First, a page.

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Injured DDO resident fights city on $15K of Tempo fines

Charlotte Gibson with her service dog Onyx.

Charlotte Gibson and the City of Dollard-des-Ormeaux are at loggerheads, and neither is backing down.

At issue is the Tempo – the temporary carport that some Montreal areas allow and others do not – that Gibson has been putting up in her driveway for the past five winters.

The City of Montreal and its boroughs do indeed allow the temporary shelters, with some guidelines as to height and width, and distance from the sidewalk or street. But the shelters are not permitted in West Island communities like DDO, Pointe-Claire, Beaconsfield, Kirkland, and others.

Dollard-des-Ormeaux argues that it’s a question of snow clearing and safety, that if they did allow tempos, the possible problems they could cause would cost the city up to $500,000 a year.

At this point, the ban has cost Gibson somewhere between $13,000 and $15,000 in fines – which she has refused to pay – plus at least $10,000 in lawyer’s fees.

The fight has been going on for some time. Gibson slipped on ice, as it happens, in 2015, breaking bones in her leg. Gibson says doctors have told her that the resulting injuries have affected 20% of her leg and 8% of her body, and exacerbated her asthma. She has become dependent on friends and neighbours, and on her service dog. There have even been times, she tells The Suburban, when weather conditions had left her trapped inside her car, waiting for her husband to come home and rescue her.

They first put up a shelter in 2018. The warnings and fines quickly followed and began piling up. Gibson says she’s asked for permits, and had even gone to a council meeting with doctors’ notes in tow. She and her husband, Peter Buchanan, have also consulted with the Quebec Human Rights Commission.

Gibson says she is as independent as she can be, but that a tempo would mean that she would not have to depend on others as much as she does now.

“I want to continue working. I want to continue living.”

Gibson and Buchanan are long-time West Island residents. They have been living in their current home for 25 years. “I love my house,” she says. “and they’re basically telling me I’d have to move.”

Gibson says she has no problem with it when others do get to put up temporary shelters, be it businesses or even the city itself. She would just like the same consideration for those who, like her, depend on a shelter for quality of life.

Her next court date in May 30.

"Give it all back!":Residents push CDN/NDG on Hippodrome

“Give it all back.”

Côte-des-Neiges–Notre-Dame-de-Grâce borough council regular Sharon Freedman has a solution to the quandary that has stymied Montreal’s plans to develop the Hippodrome.

“Mayor Plante received $69 million from the federal government,” for housing, said Freedman, who cited reports of zero takers in the private sector to develop a second lot put up for sale, because of elevated costs and industry-wide acknowledgement that the city has offered no picture of what the overall plan is.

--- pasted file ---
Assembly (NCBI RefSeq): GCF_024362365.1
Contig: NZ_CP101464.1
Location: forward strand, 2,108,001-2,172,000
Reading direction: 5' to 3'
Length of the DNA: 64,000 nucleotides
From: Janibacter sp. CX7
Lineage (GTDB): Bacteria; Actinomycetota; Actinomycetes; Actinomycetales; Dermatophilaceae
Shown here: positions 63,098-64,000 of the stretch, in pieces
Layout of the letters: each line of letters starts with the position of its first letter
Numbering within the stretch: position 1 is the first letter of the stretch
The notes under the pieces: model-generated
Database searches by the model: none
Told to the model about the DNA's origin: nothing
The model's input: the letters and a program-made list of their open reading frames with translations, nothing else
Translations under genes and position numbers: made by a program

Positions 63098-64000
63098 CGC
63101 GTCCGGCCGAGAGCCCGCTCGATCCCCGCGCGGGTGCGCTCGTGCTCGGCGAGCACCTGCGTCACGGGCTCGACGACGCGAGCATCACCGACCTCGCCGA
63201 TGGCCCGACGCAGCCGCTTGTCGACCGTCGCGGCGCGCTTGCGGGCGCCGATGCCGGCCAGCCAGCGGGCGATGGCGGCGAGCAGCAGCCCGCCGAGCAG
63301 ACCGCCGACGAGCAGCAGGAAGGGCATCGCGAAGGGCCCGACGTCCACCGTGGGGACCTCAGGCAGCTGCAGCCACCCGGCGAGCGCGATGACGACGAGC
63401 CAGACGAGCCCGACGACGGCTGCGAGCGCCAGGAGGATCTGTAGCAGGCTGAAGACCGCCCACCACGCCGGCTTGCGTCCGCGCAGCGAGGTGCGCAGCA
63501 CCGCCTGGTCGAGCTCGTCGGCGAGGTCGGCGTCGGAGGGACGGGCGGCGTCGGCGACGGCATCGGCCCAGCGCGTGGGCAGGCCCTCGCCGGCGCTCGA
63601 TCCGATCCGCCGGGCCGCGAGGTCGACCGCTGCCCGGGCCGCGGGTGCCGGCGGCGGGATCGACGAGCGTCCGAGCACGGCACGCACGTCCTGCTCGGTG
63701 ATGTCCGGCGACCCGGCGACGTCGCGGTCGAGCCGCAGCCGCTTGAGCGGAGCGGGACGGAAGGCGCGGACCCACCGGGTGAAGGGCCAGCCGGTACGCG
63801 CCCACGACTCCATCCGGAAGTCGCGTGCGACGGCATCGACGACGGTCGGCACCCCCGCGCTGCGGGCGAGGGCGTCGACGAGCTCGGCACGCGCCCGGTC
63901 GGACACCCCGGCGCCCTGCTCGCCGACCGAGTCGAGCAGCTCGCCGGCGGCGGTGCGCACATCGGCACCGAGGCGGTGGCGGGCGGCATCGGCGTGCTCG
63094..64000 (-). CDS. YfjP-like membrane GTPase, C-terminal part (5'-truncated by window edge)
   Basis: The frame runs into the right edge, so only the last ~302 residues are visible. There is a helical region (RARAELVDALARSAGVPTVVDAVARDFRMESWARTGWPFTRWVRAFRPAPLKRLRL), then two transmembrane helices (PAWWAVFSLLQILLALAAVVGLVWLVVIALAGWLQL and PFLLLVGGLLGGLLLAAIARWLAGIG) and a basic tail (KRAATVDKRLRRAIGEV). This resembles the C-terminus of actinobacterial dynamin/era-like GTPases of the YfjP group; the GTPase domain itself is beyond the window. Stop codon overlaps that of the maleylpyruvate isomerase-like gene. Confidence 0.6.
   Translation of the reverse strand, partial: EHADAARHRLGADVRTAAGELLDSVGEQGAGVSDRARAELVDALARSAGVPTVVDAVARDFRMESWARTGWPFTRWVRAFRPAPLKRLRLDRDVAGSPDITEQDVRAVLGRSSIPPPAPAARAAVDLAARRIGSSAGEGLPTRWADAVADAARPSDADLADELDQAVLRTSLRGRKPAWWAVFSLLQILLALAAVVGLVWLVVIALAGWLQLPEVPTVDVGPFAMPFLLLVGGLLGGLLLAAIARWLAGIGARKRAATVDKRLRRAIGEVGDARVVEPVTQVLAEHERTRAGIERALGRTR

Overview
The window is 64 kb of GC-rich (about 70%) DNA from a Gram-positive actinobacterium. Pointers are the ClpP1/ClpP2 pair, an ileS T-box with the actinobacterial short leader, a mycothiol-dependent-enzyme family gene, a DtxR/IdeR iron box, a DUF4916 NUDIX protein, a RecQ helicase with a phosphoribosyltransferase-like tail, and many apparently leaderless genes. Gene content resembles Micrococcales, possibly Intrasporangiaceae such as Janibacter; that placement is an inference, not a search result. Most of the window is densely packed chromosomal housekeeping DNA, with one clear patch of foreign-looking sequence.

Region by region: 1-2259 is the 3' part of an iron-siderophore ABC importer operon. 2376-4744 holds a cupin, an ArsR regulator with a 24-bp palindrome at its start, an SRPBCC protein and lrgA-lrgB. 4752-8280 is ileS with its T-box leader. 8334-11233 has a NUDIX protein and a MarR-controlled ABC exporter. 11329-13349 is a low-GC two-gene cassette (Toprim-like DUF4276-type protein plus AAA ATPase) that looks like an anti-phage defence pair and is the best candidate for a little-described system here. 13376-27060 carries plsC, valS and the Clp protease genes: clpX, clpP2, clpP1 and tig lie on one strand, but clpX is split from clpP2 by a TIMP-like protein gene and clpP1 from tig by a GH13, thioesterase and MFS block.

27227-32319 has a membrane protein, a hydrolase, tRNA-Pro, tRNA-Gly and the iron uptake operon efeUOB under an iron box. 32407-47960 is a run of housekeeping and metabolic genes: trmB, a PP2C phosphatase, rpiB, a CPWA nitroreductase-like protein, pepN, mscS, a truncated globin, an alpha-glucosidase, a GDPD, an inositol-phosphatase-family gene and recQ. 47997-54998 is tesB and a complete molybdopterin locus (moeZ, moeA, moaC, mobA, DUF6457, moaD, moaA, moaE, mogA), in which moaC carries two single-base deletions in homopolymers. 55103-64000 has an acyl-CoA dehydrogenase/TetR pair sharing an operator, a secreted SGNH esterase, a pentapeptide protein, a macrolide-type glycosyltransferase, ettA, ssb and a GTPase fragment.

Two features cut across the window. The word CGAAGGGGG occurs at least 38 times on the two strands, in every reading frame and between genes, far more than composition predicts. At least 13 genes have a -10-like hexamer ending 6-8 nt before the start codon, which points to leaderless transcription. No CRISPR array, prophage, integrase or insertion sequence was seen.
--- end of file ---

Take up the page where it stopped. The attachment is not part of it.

The city put out the second call in October, the 4,200 sq.-metre lot priced at $10 million, and received no submissions. “No one knows so no one will build,” said Freedman. “What will be next door?”

Freedman told CDN-NDG Borough Mayor Gracia Kasoki Katahwa that “money should not be given without all three levels of government agreeing on a plan,” adding the current administration “has not delivered on promises of more police, permanent housing for the homeless and won’t deliver on affordable and social housing for CDN-NDG.”

In fact, the $69 million in federal cash over 10 years is for renovating social housing and has been earmarked for more than 4,500 existing units. Katahwa took issue with the characterization and said since taking office her administration has worked “to improve the quality of life for citizens.”

Côte-des-Neiges resident Michael Shafter told The Suburban that the Quebec-Montreal deadline agreement is looming for action on the 75-acre Hippodrome lot, and Montreal risks losing “an incredible $100 million opportunity” because of administration inaction. “They need a shovel in the ground!”

Katahwa said the private sector’s response is only half the story: “The non-profit organizations submitted many projects and we’re analyzing them right now. So that is working.” The city put the first Hippodrome lot up for sale exclusively to community organizations in September, with a minimum requirement for 60% affordable units for at least 30 years. Valued at nearly $20 million and priced at $4.5 million, some 200 homes are expected to be delivered by September 2025.

As for private builders, she says, “we are going to return to the table and make sure we have a better offer for them,” adding, “we will continue to work hard to make sure that the number one priority of the people of Côte-des-Neiges–Notre-Dame-de-Grâce is addressed.”

Pressed by Freedman for the number of housing units “renovated or built in the past five years,” the mayor paused and responded, “in Montreal it’s 12,000 but in Côte-des-Neiges-NDG I don’t have the specific number. I can come back to you with the specific number for our area if that’s the answer you’re looking for.”

Later, in response to resident Carl Hamilton’s concerns about composition of housing and the future of the borough, Katahwa said she is working with colleagues and stakeholders “to make sure that we not only develop housing but the whole economic ecosystem,” as part of the borough’s engagement to ensure people have places to live and places to work. “We’re going to reach out to economic partners to make sure that this is part of the vision for the Hippodrome, and other sectors as well.”